My favorite example in this is the “I have to lie about those jeans looking good on her, because if I don’t I’m falling into the trap, and she calls me an asshole.”
Which is utter bullshit.
You know what being an asshole is. And you know when you’re doing it. Maybe you even get a sort of smug self-satisfaction from it, because you thought you were being baited.
“Do these jeans make me look fat?”
“No, your fat makes you look fat.”
There? See how easy it is to spot someone being an asshole?
And people tell me constantly that that is WHY THEY HAVE TO LIE. Because otherwise, they will be assholes.
Let me say that again: People claim they have to lie or be an asshole.
This is a logical fallacy.
False Dichotomy, False Dilemma or Excluded Middle Fallacy:
When only two choices are presented yet more exist, or a spectrum of possible choices exists between two extremes. False dilemmas are usually characterized by “either this or that” language, but can also be characterized by omissions of choices. Another variety is the false trilemma, which is when three choices are presented when more exist. || Many people use Aristotelian either/or logic tending to describe in terms of up/down, black/white, true/false, love/hate, etc. (e.g., You either like it or you don’t. He either stands guilty or not guilty.) Many times, a continuum occurs between the extremes that people fail to see. The universe also contains many “maybes.” source, [another source]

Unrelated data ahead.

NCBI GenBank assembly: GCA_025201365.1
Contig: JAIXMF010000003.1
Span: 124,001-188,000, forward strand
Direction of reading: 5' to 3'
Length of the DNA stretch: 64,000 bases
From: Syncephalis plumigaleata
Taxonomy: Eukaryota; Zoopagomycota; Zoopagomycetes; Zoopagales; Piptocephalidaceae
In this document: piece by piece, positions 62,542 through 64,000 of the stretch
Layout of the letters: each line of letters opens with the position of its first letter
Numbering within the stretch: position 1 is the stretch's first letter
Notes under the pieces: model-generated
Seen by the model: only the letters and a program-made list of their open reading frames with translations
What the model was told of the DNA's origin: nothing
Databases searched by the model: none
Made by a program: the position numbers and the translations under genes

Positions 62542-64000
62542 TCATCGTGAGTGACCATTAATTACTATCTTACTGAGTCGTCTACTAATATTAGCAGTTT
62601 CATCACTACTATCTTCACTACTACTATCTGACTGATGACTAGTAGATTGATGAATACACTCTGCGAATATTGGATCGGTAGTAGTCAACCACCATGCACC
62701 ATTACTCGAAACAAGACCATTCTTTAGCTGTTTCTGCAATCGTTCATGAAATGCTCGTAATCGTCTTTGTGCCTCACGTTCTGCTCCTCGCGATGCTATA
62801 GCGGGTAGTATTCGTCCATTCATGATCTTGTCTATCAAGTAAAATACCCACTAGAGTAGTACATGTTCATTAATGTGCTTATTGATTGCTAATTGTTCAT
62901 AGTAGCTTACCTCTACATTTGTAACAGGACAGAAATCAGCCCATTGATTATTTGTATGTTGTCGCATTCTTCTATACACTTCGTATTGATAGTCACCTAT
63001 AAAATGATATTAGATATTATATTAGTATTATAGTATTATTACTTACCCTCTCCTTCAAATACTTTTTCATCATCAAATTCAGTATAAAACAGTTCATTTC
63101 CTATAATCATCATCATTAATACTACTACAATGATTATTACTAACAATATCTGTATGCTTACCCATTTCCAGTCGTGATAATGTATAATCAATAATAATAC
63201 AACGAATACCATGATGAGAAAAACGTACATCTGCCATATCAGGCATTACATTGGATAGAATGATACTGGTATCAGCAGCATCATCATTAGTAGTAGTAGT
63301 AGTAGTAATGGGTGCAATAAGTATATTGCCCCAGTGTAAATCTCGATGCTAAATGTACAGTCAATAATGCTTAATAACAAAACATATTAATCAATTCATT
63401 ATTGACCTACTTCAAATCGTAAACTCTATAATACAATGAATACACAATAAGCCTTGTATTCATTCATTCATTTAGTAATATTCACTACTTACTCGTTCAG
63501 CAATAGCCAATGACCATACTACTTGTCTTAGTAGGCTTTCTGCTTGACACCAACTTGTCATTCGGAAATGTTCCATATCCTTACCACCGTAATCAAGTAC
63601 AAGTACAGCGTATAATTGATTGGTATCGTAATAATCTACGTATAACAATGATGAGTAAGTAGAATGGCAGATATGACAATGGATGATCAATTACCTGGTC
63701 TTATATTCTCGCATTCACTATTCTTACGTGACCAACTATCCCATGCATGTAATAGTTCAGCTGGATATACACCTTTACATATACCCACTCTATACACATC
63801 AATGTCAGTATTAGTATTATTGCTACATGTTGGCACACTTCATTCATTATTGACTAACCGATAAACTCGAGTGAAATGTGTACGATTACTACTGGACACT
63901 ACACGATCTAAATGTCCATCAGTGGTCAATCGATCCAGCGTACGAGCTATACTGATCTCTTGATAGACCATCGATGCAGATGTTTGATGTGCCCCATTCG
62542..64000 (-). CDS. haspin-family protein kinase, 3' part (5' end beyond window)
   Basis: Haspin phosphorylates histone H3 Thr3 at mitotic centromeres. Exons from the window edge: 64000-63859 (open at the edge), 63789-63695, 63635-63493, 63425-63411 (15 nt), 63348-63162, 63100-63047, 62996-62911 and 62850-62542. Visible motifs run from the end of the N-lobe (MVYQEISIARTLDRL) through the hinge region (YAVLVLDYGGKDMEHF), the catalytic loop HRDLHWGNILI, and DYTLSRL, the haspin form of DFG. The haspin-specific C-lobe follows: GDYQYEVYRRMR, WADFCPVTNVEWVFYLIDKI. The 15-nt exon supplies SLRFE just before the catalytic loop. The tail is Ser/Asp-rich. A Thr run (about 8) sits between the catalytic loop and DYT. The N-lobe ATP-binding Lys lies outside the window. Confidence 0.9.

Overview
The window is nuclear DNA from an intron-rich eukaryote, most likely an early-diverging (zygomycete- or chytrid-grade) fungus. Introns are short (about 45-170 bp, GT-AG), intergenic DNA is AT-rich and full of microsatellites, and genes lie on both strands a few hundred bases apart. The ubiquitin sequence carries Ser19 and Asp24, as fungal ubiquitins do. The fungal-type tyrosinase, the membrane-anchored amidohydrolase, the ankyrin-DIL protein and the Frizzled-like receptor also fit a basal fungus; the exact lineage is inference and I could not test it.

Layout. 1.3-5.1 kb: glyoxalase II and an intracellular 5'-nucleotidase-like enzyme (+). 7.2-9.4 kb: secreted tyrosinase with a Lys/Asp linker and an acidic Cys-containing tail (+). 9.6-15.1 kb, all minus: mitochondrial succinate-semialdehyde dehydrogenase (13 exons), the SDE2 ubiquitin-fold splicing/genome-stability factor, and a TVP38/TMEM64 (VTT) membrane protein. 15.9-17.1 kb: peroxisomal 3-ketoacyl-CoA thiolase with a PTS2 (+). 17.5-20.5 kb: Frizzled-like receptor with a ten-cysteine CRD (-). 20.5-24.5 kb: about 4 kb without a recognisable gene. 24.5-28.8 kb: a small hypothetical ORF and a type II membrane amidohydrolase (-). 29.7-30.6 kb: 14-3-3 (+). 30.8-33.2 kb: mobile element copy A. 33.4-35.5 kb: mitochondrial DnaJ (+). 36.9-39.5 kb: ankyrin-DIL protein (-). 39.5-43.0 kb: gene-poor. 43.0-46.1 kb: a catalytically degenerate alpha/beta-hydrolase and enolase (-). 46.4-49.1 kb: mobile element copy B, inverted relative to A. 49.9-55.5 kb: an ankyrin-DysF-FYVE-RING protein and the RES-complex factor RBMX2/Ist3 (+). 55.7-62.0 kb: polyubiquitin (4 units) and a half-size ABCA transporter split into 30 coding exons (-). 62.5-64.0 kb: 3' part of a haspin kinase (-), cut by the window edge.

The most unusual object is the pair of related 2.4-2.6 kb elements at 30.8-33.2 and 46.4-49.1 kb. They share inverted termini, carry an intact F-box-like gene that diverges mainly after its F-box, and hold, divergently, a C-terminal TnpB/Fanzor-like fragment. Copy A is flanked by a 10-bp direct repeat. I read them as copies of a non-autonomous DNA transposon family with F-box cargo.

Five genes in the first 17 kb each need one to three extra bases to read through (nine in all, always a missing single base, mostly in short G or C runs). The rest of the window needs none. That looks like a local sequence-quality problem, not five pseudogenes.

These are used in political manipulation all the time, in the format of, “if you don’t agree with me on this, you are a monster,” or “If they have ever lied in the past, they can never be believed about anything,” and so on.
Here on FetLife:
- If you love X kink or lifestyle, then you are against Y kink or lifestyle.
- If you are not into N kink or lifestyle, then you believe it’s wrong.
- If you speak out against D kink or lifestyle, you hate me and all I stand for.
And we don’t just use these against others, we use them against ourselves:
- I go to my parent’s place for the holiday, or I am a bad/ungrateful child.
- I either go to the party tonight, or I will have no friends.
- I lose weight, or I will never be loved.
And so on.
BUT, usually, even when we use these false dichotomies against ourselves, we’ve gotten them from somewhere, from someone else, who has an agenda.
And that’s worth exploring.
- Who gave us this belief?
- What was their benefit in doing so?
- Does it benefit us at all to maintain it?
- How does it harm us to believe this?
Those last two are BOTH important to ask. Because we may find benefit, sure. Hell, false dichotomy fallacies are super easy (and lazy), and that’s a benefit of less thinky stuff.
If we look we may also find quite a bit of harm to our friendships, our relationships, and our decision-making, too.
Just look at some arguments you’ve had or read online recently, and I’m sure you can come up with numerous examples.
So, I thought I’d throw this out here as a PSA.
What false dichotomy fallacies have you been subjected to, or fallen for yourself? How did you reason around them?
OR, what might you need help with?